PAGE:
Questions Frequently Asked by Teaching Candidates
What is QTS?
QTS, or Qualified Teacher Status, is given to a teacher who has completed a teaching certification and is approved by the Teaching Agency.
Why should I have QTS?
You can only be permanently employed at a state school and be paid accordingly if you have Qualified Teacher Status. Some of the other benefits of QTS are: access to CPD, or continuing professional development, programmes and contributions to your own pension fund.
How do I get QTS?
You can get QTS by completing a PGCE or Post Graduate Certificate in Education as well as a year’s practical training at a school of your choice.
What is the Teaching Agency?
The Teaching Agency for England and Wales, or TA, is a board which aims to uphold the professional standards of teaching for all educators in the UK. As such the TA is able to take disciplinary action against any teacher or organisation which does not conform to the rules of proper conduct. The TA also works to make any improvements to the UK education system. If you want to become a QTS, then you will need to register with the TA.
Can I get a primary school teacher position, if I initially trained as a secondary school teacher?
You can easily move from secondary to primary school positions, as long as your teaching certificate allows you to get QTS.
Can I get a secondary school teacher position, if I initially trained as a primary school teacher?
It is not so easy to get a secondary school position, if you have only trained as a primary teacher. You are usually only allowed to teach secondary school if your teaching qualification included completing a subject specialism, such as maths, english or science.
What documentation do I need to provide if I want to apply for a teaching role?
- Valid Enhanced DBS
- Latest Child Safeguarding Certification
- Two References
- Checked Qualifications
- Checked Entitlement to Work Documentation
- Proof of ID
- Occupational Health Clearance
To apply with Saracens Recruitment, all new candidates must undergo a face to face interview with a consultant.
What is an Enhanced DBS?
A DBS is a background check carried out by the Disclosure and Barring Service. Receiving an ‘enhanced disclosure’ from the DBS is essential for anyone working with children or vulnerable persons, such as teachers, nurses, counsellors and psychologists.
It can take 3-6 weeks for an Enhanced disclosure to be returned, after you have applied for the document.You will not able to work with children or vulnerable adults until you are DBS certified. Once you have your DBS, your employer can use the DBS update service to check the validity of your DBS, so you don’t need to go through the process, each and every time you seek employment. To apply for a DBS go to https://www.gov.uk/disclosure-barring-service-check.
As a supply teacher, what is expected of me?
- Arrive in time to prepare for the lesson
- Make time to get to know the school, staff and leaders
- Take the register, if you are standing in for a form teacher
- Help with supervision during break times
- Finish the marking for your lesson
- When you leave, the classroom should be neat, clean and tidy
- Write a brief report of the day, detailing the work covered, what was achieved, important questions and potential problem areas, so that the next teacher can pick up where you left off.
Are supply teachers usually required to teach work already set out by previous teachers or the school?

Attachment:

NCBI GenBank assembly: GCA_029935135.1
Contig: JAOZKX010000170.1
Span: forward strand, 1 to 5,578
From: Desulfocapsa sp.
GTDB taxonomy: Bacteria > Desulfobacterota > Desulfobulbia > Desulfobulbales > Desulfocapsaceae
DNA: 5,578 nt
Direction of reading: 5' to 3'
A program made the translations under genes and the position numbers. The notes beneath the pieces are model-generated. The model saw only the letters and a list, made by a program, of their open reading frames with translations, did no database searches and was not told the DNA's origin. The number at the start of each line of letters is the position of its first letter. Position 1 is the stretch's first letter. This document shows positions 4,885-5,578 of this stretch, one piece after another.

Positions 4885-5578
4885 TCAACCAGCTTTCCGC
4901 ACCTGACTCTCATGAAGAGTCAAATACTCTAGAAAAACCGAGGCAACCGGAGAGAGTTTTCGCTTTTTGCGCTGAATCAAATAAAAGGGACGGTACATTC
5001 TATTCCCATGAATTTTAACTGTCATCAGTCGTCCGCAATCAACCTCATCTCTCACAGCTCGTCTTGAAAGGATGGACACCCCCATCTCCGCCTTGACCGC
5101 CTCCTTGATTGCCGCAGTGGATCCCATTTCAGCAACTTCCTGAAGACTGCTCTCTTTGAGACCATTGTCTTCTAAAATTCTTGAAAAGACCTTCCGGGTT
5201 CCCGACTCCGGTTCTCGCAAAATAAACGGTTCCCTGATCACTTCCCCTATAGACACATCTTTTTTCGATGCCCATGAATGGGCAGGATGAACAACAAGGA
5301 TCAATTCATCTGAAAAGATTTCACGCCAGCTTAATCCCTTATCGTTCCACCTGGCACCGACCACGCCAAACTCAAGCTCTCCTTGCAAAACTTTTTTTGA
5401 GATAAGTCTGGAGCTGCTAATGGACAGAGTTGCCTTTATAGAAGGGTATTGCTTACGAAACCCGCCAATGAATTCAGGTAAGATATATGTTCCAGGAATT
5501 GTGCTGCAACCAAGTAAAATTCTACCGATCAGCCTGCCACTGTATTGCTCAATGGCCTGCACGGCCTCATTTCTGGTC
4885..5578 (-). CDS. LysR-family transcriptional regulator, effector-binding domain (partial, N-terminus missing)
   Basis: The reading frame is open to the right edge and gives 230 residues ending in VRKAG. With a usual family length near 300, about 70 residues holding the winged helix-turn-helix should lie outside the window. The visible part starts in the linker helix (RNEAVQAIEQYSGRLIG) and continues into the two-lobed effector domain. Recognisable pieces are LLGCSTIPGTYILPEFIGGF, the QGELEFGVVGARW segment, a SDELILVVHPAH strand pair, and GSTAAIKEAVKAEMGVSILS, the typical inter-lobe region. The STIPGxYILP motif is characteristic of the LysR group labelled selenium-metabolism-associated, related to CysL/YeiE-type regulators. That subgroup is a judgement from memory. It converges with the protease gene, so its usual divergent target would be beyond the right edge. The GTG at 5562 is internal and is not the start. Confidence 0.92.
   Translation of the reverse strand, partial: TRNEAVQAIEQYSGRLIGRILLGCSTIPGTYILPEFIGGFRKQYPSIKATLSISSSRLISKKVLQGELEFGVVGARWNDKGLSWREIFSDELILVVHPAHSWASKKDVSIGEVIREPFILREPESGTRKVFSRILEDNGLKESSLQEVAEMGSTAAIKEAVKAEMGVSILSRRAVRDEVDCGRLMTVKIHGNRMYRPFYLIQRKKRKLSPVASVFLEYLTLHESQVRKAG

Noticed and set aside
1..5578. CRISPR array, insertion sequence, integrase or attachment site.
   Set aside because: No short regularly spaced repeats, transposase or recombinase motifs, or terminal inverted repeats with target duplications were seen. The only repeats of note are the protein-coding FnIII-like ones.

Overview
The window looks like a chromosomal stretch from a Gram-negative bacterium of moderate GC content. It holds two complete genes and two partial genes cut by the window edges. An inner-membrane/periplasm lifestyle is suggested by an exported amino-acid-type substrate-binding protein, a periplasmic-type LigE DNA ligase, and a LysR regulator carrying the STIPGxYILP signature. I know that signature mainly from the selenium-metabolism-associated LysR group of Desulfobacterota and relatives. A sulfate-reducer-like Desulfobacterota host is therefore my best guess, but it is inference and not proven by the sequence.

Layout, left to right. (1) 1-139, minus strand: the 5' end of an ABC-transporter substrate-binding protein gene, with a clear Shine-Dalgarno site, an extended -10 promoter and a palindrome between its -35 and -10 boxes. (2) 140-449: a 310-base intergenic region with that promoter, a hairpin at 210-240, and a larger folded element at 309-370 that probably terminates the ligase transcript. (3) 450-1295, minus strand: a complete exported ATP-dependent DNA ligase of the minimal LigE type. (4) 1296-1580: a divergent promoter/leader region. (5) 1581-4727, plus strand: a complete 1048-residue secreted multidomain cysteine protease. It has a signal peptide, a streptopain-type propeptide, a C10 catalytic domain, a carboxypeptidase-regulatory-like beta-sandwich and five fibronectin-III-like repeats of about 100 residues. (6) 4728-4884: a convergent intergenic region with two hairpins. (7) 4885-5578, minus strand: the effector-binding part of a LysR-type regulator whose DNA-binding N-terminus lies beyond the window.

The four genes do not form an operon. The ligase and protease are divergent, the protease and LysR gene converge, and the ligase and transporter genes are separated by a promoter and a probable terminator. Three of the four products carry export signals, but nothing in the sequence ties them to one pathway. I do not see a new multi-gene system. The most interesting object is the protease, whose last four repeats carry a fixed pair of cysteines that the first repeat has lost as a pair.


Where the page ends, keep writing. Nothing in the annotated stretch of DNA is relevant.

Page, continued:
Supply teachers will most often be provided with a lesson plan, which they should follow for their class or classes. However, this is not always the case. Mostly, if it has been anticipated that the supply teacher will be needed, the usual teacher will leave a lesson plan for the supply teacher to follow. If the supply teacher is called in for an unexpected reason, then there will probably be no lesson or teaching plan in place. This being said, it is usually easy to establish where in the curriculum the students find themselves, and to plan your lesson accordingly.
As a teacher trained in a country other than the UK, what will I need in order to teach in Britain?
QTS: If you have a teaching qualification from an institution in a country other than the UK, like any other UK trained teacher, you will need to apply for and receive the Qualified Teacher Status or QTS, before you can get a permanent teaching position at any school in England. If you plan to work permanently you must also be registered with the General Teaching Council. You don’t have to register if you are only planning to work temporarily in the UK for 4 months.
UK Equivalent Qualifications: You must have relevant teacher training and the certifications to prove it. Then you must find the UK equivalent for your qualifications to help you explain your training to recruiters and schools. You can find information about academic qualifcation equivalents on the NARIC, National Academic Recognition Information Centre, website: https://www.naric.org.uk
Work Permit: If order to teach in the UK, you will need a work permit. Visit the Border and Immigration Agency website for more information: https://www.gov.uk/government/organisations/uk-visas-and-immigration
The Overseas Trained Teacher Programme gives Overseas Trained Teachers (OTTs) the opportunity to gain QTS while they work in a school. Overseas Trained Teachers also have the option of presenting themselves for QTS assessment without further training.
As a teacher educated in a country other than Britain, am I able to undertake supply work?
It is encouraged for Overseas Trained Teachers or OTTs to work as supply teachers, in order to gain experience in the British curriculum, so that they can apply for Qualified Teacher Status later on. As long as you have a work permit or visa, you can work for 4 years in the UK in supply positions without first having to acquire the Qualified Teacher Status.